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Lab Safety

Is there a crisis in organic chemistry education?

Teachers say yes, but most of the problems aren’t new

by Bethany Halford
March 28, 2016 | A version of this story appeared in Volume 94, Issue 13

Credit: Will Ludwig/C&EN
A drawing of a student asleep at a desk surrounded by organic chemistry textbooks.
Credit: Will Ludwig/C&EN

Symposium organizers drew attention to a session earlier this month at the ACS national meeting in San Diego with a provocative title: “Is There a Crisis in Organic Chemistry Education?” But many of the speakers—most of whom work in academic publishing—responded with a “no,” threatening to deflate the advertised anxiety.

Quite the contrary, they said. Never before have organic chemistry students and teachers had so many resources at their disposal: a wealth of textbooks, electronic study guides, and databases with tens of thousands of questions.

But educators in the audience took issue with the speakers’ view. All those resources don’t mean there’s not a crisis, educators in the audience said. Organic chemistry is a tough subject for students. Figuring out the best way to teach it to time-strapped students continues to be a challenge, particularly as colleges and universities grapple with curriculum changes and the volatile chemistry employment market.

The symposium title reflects a good deal of hand-wringing among organic chemistry educators in recent years. A rough job market for organic chemists and a revamped Medical College Admission Test (MCAT), which de-emphasizes the subject, has made teachers wonder if fewer students will take the course.

At the moment, this fear seems to be unfounded. For the symposium, Maureen Rosener and Sandi Kiselica of the education company Cengage Learning surveyed their company’s organic chemistry clients. They found that only 6% had seen a drop in organic chemistry enrollment, while 33% had seen an increase.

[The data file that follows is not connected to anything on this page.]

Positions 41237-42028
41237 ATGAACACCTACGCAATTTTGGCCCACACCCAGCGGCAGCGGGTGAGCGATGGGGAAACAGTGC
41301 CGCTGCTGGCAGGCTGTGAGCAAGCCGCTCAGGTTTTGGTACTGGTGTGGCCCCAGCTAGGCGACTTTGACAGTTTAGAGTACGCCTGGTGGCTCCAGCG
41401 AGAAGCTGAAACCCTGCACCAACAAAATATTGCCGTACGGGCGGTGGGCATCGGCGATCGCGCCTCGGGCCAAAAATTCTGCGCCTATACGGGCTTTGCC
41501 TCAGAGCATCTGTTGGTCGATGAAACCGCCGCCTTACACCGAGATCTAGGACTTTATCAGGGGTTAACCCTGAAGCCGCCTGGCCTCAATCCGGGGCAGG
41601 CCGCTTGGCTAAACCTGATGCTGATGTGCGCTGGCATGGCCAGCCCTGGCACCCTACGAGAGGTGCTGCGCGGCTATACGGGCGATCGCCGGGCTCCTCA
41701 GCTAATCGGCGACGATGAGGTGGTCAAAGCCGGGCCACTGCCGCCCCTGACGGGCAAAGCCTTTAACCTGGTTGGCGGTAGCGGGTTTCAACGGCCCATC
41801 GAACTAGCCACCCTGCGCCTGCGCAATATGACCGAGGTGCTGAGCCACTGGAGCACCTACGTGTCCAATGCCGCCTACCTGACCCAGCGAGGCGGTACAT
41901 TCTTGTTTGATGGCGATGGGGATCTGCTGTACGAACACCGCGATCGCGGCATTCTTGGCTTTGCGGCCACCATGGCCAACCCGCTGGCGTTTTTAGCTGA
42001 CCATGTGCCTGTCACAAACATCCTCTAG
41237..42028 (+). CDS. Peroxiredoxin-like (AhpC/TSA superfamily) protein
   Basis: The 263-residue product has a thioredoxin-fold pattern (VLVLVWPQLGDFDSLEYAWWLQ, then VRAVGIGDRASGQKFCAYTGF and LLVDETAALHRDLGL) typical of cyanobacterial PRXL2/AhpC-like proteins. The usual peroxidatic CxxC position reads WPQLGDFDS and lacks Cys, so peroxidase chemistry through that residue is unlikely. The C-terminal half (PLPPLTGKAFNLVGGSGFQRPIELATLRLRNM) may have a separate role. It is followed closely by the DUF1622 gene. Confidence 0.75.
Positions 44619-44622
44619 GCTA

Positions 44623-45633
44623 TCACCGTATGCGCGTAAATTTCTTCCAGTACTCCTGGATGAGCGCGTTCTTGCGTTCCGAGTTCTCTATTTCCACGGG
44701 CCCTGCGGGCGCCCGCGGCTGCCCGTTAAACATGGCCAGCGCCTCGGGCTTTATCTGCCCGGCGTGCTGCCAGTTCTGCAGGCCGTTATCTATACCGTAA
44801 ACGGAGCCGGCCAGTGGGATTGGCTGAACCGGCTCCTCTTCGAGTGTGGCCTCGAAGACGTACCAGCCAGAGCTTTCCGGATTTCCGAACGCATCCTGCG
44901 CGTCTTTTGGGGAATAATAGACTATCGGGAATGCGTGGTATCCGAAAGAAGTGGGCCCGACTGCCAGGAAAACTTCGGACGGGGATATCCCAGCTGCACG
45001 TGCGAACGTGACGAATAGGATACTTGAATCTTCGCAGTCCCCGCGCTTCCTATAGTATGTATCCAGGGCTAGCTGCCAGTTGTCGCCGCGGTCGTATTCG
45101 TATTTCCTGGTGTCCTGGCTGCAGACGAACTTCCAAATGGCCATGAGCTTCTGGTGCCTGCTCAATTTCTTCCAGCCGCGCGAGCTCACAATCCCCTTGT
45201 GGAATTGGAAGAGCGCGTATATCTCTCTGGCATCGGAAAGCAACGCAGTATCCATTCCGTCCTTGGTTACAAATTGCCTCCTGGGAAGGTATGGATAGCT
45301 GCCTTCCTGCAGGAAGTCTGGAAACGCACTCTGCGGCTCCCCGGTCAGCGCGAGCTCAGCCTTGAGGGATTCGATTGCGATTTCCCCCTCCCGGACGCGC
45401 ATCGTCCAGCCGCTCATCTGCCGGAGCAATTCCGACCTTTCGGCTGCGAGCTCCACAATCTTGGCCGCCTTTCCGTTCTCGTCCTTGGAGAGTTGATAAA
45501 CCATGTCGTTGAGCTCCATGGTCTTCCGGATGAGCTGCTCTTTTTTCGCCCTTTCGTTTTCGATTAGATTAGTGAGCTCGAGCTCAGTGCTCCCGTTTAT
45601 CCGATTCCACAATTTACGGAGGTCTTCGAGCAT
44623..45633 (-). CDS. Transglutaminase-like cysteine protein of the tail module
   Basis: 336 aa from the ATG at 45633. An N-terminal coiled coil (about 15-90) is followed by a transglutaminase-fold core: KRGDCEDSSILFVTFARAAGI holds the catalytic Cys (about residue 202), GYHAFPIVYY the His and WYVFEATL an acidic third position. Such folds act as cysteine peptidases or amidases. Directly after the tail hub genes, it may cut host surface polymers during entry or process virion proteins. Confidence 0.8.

Organic chemistry supports more students than just premed students, Rosener said. Many students will pursue other careers in health care, such as dentistry and nursing. These students usually have to take biochemistry, for which two semesters of organic chemistry is a prerequisite at most colleges and universities.

Join the conversation.

Use of the word “orgo” in this story brought up some strong feelings in readers. Read some of their comments, check out the results of a Twitter poll conducted by fellow C&EN reporter Jyllian Kemsley (@jkemsley) gauging public perception of the word, and join the conversation below.

Please, do not ever shorten “organic” or “organic chemistry” to “orgo.” I cringed every time I saw that in the article and almost stopped reading it.
Gail Shelly, March 28, 2016 8:18 PM

“P-chem” is physical chemistry, “o-chem” or “orgo” is organic chemistry, “gen-chem” is general chemistry, “cal” is calculus ... deal with it.
Rick Venegas, April 4, 2016 9:03 PM

I do not think shortening “organic chemistry” to “orgo” is an affront to the subject but rather simply recognizes that is what probably 99% of college students call it.
Crystal Baus, March 30, 2016 4:19 PM

Using the term “orgo” disrespects the discipline. Sounds like a monster (ogre? orc?) from Middle Earth and could be considered an affront.
Jeff, April 5, 2016 12:15 PM

Educators see a different kind of crisis in orgo, as organic chemistry is sometimes called—not one of enrollment declines but one of student understanding.

“The fact is organic chemistry textbooks have not changed in 50 years. It’s the same approach,” said Jerome Haky, an organic chemistry professor at Florida Atlantic University who was in the audience. He pointed out that students’ struggles with orgo also haven’t changed: Many still find it difficult to grasp. “We need to think of a different approach. We need to work with the educational community to figure out how people learn,” Haky said. He challenged publishers to invest in fundamental research to figure out what works and what doesn’t.